Theatre Review: THE NIGHT WATCH – Royal Exchange Theatre, Manchester

The Night Watch Royal Exchange Theatre

Compelling, thoughtful and theatrically inventive, THE NIGHT WATCH is a story of illicit love and everyday heroism

Sarah Waters’ captivating novel THE NIGHT WATCH has been adapted for the stage for the first time in a fantastic new production by the Royal Exchange Theatre.

Set in the late 1940s, THE NIGHT WATCH follows the stories of five people recovering from the chaos of war. Moving backwards through the devastation of the London Blitz, three love affairs begin to intertwine as the five lives knit together, uncovering a past of secrets, desire and regret.

Compelling, thoughtful and theatrically inventive, THE NIGHT WATCH is a story of illicit love and everyday heroism set against the backdrop of war. Olivier-nominated playwright Hattie Naylor has done a fantastic job of translating Waters’ 2006 novel from page to stage, delivering a dazzling piece of theatre that shakes up our preconceptions of the past.

The most striking feature of THE NIGHT WATCH is its structure. Events are told in reverse chronological order over a six-year period with the narrative homing in on three years in particular: the Blitz of 1941, the so-called ‘Little Blitz’ of early 1944 and a two week period in 1947, two years after end of the Second World War. The reverse narrative gives a sense of dislocation, highlighting the disintegration of private lives but also the ramifications of irrefutable loss.

Georgia Lowe’s evocative stage design cleverly makes use of the Exchange’s small, intimate space. Two circular discs constantly rotate throughout the performance with the stark and innovative set cleverly taking us from scenes set in a quiet dating agency, to a bombed out church and a prison cell. As time turns backwards, so does the set, reversing like a clock, moving time from a dazed and shattered post-war Britain back into the heart of the Blitz.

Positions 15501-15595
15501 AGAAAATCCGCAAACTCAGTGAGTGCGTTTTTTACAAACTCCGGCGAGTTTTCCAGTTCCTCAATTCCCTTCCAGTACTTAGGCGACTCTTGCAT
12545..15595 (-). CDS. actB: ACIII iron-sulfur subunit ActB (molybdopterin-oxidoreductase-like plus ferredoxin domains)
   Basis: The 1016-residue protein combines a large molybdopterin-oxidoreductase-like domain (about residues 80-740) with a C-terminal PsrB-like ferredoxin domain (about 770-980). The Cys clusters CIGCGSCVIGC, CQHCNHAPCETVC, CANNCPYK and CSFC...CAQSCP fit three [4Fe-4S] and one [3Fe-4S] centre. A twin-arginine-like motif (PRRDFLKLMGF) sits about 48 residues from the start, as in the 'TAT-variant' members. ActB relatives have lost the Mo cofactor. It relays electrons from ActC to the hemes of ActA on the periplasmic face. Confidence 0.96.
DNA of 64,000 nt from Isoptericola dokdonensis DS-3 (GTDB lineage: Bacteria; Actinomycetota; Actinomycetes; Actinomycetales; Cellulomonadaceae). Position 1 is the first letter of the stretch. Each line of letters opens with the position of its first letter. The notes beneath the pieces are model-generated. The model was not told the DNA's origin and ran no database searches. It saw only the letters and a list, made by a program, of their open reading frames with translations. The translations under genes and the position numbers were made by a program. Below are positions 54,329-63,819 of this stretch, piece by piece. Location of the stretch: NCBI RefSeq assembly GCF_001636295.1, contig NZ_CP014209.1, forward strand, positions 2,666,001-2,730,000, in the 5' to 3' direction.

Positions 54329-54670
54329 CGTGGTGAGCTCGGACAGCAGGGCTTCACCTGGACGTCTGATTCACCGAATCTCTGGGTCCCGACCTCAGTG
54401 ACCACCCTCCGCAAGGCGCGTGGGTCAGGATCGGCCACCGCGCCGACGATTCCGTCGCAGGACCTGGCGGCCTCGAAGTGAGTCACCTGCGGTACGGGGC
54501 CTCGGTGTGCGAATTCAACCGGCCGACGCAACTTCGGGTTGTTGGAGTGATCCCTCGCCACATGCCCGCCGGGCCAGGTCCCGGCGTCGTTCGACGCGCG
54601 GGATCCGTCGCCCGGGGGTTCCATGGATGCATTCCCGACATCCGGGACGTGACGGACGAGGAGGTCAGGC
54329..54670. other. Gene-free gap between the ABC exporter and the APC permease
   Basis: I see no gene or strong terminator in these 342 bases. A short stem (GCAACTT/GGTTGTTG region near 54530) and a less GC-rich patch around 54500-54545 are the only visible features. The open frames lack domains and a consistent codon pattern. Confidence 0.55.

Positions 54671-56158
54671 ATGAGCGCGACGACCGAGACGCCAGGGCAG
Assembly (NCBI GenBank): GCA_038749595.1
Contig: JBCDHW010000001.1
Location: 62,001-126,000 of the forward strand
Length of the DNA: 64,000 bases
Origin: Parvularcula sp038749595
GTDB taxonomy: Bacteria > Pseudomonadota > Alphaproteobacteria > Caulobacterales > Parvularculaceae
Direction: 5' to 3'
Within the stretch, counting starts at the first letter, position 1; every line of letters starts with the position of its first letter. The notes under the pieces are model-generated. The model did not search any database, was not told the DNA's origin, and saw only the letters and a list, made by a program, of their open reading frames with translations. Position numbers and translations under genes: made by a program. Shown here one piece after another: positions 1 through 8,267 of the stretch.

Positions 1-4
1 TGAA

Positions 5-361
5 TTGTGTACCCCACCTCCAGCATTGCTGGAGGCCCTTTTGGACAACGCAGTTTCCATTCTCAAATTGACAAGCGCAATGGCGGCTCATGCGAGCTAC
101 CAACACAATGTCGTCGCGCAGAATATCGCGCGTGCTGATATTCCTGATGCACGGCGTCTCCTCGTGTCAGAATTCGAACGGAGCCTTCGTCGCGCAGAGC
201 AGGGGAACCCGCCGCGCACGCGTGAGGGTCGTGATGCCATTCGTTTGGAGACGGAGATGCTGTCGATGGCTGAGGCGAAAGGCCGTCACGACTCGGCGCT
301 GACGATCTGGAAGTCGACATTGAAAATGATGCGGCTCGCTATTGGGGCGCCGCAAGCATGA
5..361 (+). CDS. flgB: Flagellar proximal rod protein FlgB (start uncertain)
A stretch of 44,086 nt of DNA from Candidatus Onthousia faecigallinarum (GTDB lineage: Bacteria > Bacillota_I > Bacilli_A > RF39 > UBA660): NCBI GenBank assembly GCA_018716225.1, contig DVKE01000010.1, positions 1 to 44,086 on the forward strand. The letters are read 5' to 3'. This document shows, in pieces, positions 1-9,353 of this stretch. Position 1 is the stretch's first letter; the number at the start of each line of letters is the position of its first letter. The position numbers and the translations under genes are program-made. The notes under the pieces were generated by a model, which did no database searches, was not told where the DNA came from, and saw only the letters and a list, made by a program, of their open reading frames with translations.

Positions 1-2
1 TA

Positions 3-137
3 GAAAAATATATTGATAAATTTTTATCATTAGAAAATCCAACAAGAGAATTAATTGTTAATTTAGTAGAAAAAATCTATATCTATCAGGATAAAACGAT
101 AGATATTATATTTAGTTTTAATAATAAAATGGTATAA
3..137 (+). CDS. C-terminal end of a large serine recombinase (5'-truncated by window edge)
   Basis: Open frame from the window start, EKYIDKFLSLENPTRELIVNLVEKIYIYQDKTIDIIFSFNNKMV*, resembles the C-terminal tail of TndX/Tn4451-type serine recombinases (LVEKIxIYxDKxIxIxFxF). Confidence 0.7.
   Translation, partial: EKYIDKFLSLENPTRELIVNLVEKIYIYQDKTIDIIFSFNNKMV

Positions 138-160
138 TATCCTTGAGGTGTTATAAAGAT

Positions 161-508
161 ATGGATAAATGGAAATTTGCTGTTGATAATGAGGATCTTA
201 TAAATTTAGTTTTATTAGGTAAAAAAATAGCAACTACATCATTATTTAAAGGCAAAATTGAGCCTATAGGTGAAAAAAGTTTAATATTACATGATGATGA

Director Rebecca Gatward does an impressive job with the careful plotting, allowing scenes to overlap as the narrative sweeps across characters. The chaotic destruction wrought by war is vividly captured, most notably in the acting by the strong cast, with Kelly Hotten as Helen, Jodie McNee as Kay and Joe Jameson as Duncan standing out in particular.

While the disjointed structure of THE NIGHT WATCH is what makes this play special, the pacing between the first and the second acts is unevenly matched. Too long is spent on the aftermath of war – the entire first half in fact – resulting in the 1941 Blitz and 1944 ‘Little Blitz’ being crammed into the second half. As Kay makes reference to herself, “people’s past are more exciting than their future” but the uneven pacing makes it seem like a lifetime before hidden truths are revealed.

That said, there is plenty of love about THE NIGHT WATCH and despite its grim backdrop, the script boasts much wit and humour. All in all, a beautiful and thrilling adaptation of a great modern novel.

4 out of 5 stars

THE NIGHT WATCH runs at the Royal Exchange Theatre until 18 June 2016.